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This is a new weekly post with a tip for Windows, OS X, Linux, iOS, Android… anything really that I hope could help others in their daily computing lives.

This week’s tip is a Windows tip. Ever wonder what permissions you have in your organization? What groups are you part of? What is my SID?

There is a nice command introduced back in the Windows XP days called whoami. First introduced as part of the support tools, and now part of the standard install of windows, this command can give you all the information about the currently logged on user.

If we just issue whoami in CMD, we will get this:

Nothing spectacular, but lets look at the flags to the command:
We can see there is a /ALL flag, lets see what happens when we run whoami /all
(Important SIDs are whited out)
We can see a whole bunch of information, like my username, my SID, domain group memberships and even my permissions.
So if you ever want a user to send you their information, you can make a batch script that has:
whoami /all > userinfo.txt
This will save this information into a text file that the user can send your way and you can see all their group information and make changes as necessary.

Enabling TRIM Support on OSX

Getting an SSD is probably the single most amazing thing that ever happened to my personal computing experience. It made my Mid-2010 MacBook Pro 13″ something from an OK experience, to a 1st class experience.

The system boots fast, Applications load faster, and I’m much more productive.

One thing that’s important in the SSD life is TRIM support. TRIM, in short, is the garbage collecting that is needed to clear deleted data on your SSD.

To go into more detail, When the operating system deletes data off of the hard drive, the SSD doesn’t actually clear the bits for that data, it just removes it from the allocation table. The TRIM command is sent from the Operating system to eventually clear those bits and make them ready to be written to again.

If TRIM wasn’t available from the operating system, eventually the SSD will be slow because the SSD would need to find free bits, and then clear them.

Wikipedia article on TRIM

Fortunately most modern Operating Systems do support TRIM, (Windows 7, and OSX 10.7). The problem with OSX is that its not enabled by default, unless it was an apple branded SSD.

I got an OCZ Vertex 2 120 GB SSD, and when I went to check for TRIM support after a re-install, TRIM was not supported (You can see this by going into About this Mac > More Info > System Report > Serial-ATA). You can enable this but it requires a reboot and some terminal work.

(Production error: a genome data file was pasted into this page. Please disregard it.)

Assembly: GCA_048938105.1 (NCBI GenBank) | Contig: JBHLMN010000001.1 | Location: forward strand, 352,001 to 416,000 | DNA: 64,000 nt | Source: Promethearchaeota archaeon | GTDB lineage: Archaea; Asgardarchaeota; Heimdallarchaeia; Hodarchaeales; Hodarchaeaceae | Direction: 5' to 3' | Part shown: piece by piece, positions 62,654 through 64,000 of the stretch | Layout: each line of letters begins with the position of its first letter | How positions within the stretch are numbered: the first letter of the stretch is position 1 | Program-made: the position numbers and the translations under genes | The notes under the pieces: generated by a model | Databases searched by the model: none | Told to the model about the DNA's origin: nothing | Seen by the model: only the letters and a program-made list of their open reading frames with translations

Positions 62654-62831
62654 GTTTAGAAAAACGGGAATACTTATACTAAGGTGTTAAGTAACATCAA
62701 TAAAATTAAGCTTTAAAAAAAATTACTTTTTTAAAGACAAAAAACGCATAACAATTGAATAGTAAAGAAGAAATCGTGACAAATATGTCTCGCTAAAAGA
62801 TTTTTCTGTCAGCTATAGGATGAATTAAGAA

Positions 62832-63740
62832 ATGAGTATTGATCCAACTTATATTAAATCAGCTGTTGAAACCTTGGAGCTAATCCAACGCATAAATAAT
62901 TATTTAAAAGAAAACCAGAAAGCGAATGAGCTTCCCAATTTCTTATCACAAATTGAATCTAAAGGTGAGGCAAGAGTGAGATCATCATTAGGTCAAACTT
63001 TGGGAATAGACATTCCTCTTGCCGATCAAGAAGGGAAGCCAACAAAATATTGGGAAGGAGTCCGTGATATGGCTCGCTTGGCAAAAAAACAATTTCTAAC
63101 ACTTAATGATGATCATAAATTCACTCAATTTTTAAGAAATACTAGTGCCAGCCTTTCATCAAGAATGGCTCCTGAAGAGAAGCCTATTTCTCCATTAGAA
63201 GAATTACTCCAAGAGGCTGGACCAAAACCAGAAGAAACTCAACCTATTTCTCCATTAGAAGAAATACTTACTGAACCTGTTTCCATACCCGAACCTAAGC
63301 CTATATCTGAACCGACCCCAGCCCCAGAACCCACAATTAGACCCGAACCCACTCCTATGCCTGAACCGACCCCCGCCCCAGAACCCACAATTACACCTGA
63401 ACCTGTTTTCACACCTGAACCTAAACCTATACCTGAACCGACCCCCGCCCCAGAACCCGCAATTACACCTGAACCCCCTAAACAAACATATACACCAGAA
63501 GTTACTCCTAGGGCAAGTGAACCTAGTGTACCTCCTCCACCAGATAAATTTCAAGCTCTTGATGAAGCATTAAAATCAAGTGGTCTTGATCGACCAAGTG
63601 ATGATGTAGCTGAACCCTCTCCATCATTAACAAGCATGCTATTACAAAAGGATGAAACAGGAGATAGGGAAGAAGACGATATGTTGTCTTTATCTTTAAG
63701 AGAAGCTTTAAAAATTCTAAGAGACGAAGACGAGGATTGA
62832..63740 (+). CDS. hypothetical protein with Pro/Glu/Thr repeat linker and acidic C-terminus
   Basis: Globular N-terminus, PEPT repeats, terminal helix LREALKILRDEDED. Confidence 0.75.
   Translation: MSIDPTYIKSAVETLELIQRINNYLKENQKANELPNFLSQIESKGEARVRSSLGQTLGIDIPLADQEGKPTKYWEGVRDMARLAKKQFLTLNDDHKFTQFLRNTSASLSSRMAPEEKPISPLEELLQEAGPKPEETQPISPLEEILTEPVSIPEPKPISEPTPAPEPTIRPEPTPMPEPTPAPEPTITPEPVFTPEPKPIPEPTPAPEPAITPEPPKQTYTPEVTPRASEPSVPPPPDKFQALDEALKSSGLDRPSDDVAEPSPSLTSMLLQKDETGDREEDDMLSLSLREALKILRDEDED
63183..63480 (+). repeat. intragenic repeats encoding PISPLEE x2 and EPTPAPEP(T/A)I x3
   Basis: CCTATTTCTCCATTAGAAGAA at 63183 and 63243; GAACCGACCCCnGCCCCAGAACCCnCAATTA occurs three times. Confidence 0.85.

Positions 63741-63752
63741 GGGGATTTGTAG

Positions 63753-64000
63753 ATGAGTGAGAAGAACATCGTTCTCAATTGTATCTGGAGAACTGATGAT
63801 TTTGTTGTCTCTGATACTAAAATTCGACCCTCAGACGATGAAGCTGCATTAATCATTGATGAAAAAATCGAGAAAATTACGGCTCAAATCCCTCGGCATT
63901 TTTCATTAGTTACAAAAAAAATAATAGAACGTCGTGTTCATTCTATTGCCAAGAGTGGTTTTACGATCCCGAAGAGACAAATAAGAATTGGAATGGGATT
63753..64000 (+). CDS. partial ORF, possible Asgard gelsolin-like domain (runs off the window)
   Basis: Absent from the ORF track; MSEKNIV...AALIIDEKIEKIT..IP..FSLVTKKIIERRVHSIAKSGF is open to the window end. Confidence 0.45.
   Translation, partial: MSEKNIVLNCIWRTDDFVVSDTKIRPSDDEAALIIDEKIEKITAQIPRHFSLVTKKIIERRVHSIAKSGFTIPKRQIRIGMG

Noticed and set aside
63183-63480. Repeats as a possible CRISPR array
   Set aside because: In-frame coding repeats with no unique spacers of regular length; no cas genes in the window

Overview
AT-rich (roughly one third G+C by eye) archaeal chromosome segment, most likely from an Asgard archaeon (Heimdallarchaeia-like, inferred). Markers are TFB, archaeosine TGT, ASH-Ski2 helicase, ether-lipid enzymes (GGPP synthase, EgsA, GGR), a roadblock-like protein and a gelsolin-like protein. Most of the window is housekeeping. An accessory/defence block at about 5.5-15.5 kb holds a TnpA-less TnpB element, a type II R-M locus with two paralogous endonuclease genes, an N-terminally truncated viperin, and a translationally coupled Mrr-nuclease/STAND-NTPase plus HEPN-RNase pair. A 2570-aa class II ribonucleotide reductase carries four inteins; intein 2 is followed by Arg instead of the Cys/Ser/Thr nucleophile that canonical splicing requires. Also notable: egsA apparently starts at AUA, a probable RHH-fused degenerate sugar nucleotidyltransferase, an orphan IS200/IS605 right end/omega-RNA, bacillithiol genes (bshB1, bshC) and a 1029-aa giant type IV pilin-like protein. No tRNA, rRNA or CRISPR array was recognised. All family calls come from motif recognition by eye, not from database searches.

There is a good article from this website.

They point to a document but there was an issue with the way the quotes work, so Ill post the commands here, but just for the sake of completeness you can find the document here.

First backup the file in question:

sudo cp /System/Library/Extensions/IOAHCIFamily.kext/Contents/PlugIns/IOAHCIBlockStorage.kext/Contents/MacOS/IOAHCIBlockStorage /IOAHCIBlockStorage.original

Now time to use perl to modify the file:

sudo perl -pi -e ‘s|(\x52\x6F\x74\x61\x74\x69\x6F\x6E\x61\x6C\x00).{9}(\x00\x51)|$1\x00\x00\x00\x00\x00\x00\x00\x00\x00$2|sg’ /System/Library/Extensions/IOAHCIFamily.kext/Contents/PlugIns/IOAHCIBlockStorage.kext/Contents/MacOS/IOAHCIBlockStorage

Clear the kext caches:

sudo kextcache -system-prelinked-kernel

sudo kextcache -system-caches

Now reboot your Mac.

Now you should see TRIM support as Yes.

Mounting a CIFS share in Linux is fairly simple:

sudo mount -t cifs //server/share /mount/point -o username=”user”

So after this you can mount and read the share, problem is, you can’t write to it, lets look at the permission (mounting to /mnt/test)

Permission issue with mount.cifs

We get 755 permissions, which are good for just reading and executing. The problem is that a regular user on the desktop can’t write to the share. What we need to do is modify the command:

sudo mount -t cifs //server/share /mount/point -o username=”user”,uid=”uid#”

Where UID# is the local user’s User ID. This will keep the folder permissions to 755, but modify the ownership to the user specified in the UID.

If you don’t know your UID. enter this:

id -u “username”

This helped me a lot recently with a fedora desktop for a user (who says that these days) and I hope it helps you as well.

– Timothy Matthews